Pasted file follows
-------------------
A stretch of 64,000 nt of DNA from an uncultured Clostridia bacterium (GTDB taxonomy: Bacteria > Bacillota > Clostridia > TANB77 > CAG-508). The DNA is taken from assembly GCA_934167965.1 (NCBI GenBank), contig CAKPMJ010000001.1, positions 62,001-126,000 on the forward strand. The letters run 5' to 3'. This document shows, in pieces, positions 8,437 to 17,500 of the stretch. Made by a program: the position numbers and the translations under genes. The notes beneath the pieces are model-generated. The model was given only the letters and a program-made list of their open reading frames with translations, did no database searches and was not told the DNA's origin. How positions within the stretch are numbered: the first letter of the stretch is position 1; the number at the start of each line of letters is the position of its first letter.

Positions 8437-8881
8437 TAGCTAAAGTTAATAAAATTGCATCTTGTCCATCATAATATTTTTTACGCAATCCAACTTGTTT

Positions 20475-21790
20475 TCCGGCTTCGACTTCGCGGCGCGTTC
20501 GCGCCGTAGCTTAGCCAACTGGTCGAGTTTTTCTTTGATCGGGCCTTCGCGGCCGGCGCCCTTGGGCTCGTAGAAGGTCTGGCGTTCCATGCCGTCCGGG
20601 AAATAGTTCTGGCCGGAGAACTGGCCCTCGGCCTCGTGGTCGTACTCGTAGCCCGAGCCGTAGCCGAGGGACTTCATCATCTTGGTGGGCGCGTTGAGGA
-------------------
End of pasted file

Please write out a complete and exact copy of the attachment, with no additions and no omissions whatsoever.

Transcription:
A stretch of 64,000 nt of DNA from an uncultured Clostridia bacterium (GTDB taxonomy: Bacteria > Bacillota > Clostridia > TANB77 > CAG-508). The DNA is taken from assembly GCA_934167965.1 (NCBI GenBank), contig CAKPMJ010000001.1, positions 62,001-126,000 on the forward strand. The letters run 5' to 3'. This document shows, in pieces, positions 8,437 to 17,500 of the stretch. Made by a program: the position numbers and the translations under genes. The notes beneath the pieces are model-generated. The model was given only the letters and a program-made list of their open reading frames with translations, did no database searches and was not told the DNA's origin. How positions within the stretch are numbered: the first letter of the stretch is position 1; the number at the start of each line of letters is the position of its first letter.

Positions 8437-8881
8437 TAGCTAAAGTTAATAAAATTGCATCTTGTCCATCATAATATTTTTTACGCAATCCAACTTGTTT

Positions 20475-21790
20475 TCCGGCTTCGACTTCGCGGCGCGTTC
20501 GCGCCGTAGCTTAGCCAACTGGTCGAGTTTTTCTTTGATCGGGCCTTCGCGGCCGGCGCCCTTGGGCTCGTAGAAGGTCTGGCGTTCCATGCCGTCCGGG
20601 AAATAGTTCTGGCCGGAGAACTGGCCCTCGGCCTCGTGGTCGTACTCGTAGCCCGAGCCGTAGCCGAGGGACTTCATCATCTTGGTGGGCGCGTTGAGGA